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Grassroots Democracy: Illinois Labor Journeys

A Road Scholar Program by Mike Matejka

Madeline Piller (L), who started the interest in the ‘Radium Girls’ five years ago – and whose father created the statue – and two original workers from the factory, Pauline ‘Toots’ Fuller (C) and June Menne (R), after the statue is unveiled, September 2, 2011

Illinois was critical to workers’ finding their democratic voice through labor organization. From Chicago’s Haymarket Square to southern Illinois coal mines, workers struggled to build unions, create safe work environments, and find a community voice through their united efforts. In building these organizations workers often faced state repression and learned how to organize across ethnic, racial and gender lines.

Workers like the Ottawa IL Radium Girls fearlessly stood up after their occupational exposure doomed them, helping create legislation to protect all workers. Women workers found their own voice and often built alliances with middle class women to ensure their rights.

The Brotherhood of Sleeping Car Porters faced discriminatory unions and built their own organization over a 12-year struggle to ensure representation.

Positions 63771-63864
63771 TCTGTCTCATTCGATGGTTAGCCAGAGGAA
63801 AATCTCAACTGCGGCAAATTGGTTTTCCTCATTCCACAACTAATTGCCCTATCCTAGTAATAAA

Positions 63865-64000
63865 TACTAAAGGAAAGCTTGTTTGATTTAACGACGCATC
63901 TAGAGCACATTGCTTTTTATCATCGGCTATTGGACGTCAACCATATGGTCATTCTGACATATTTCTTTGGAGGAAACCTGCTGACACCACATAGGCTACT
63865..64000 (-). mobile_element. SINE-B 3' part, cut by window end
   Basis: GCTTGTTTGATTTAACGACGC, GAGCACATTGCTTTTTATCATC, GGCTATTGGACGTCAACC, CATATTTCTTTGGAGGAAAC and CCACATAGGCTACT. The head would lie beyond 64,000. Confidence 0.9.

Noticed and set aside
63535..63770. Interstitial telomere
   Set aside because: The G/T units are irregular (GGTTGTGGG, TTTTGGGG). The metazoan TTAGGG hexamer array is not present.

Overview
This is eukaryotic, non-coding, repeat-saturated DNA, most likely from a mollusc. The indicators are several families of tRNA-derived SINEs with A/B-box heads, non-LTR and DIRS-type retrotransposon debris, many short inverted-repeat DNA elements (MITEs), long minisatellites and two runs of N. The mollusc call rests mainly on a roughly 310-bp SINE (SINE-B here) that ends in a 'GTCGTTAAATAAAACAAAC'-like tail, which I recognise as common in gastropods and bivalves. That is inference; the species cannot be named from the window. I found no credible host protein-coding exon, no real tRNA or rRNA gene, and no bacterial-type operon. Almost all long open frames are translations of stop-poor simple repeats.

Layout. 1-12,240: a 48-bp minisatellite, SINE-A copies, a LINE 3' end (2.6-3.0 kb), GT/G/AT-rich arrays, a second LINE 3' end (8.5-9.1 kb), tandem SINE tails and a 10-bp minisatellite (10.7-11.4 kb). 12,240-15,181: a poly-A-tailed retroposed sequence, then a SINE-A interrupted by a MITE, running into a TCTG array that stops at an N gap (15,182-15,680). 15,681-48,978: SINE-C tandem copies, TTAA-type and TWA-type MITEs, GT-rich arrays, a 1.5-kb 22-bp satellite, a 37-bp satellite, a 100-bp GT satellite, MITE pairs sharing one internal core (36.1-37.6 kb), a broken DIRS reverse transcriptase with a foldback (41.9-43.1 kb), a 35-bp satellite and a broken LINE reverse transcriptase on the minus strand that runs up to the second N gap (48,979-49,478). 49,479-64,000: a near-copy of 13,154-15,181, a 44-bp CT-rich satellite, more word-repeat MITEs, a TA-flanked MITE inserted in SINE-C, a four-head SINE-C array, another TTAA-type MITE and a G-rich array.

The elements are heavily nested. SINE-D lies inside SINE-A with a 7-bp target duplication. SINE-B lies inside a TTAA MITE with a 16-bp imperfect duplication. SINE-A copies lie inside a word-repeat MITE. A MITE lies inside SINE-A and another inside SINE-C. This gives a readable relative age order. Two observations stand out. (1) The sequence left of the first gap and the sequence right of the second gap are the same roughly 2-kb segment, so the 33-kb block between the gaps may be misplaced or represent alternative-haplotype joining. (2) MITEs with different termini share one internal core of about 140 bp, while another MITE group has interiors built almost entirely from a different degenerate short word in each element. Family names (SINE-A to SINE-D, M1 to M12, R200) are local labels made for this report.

Democracy is not just elections; it is “small d” democracy, too—workers finding their voice through organization and becoming critical community participants and workplace advocates.

This event is Free and Open to the public. For more information, please contact Emma Marston at emarston@desplaineshistory.org.

Des Plaines History Center COVID-19 Policy

Masks and vaccines are recommended, but not required. Social distancing while seated in the audience is encouraged, space permitting. If anyone is uncomfortable or unable to attend History Center events due to COVID-19, we will record the presentation with Mike’s permission for our YouTube page so that it can be accessed from home afterwards. Learn more about Mike Matejka, this program, and how to book it.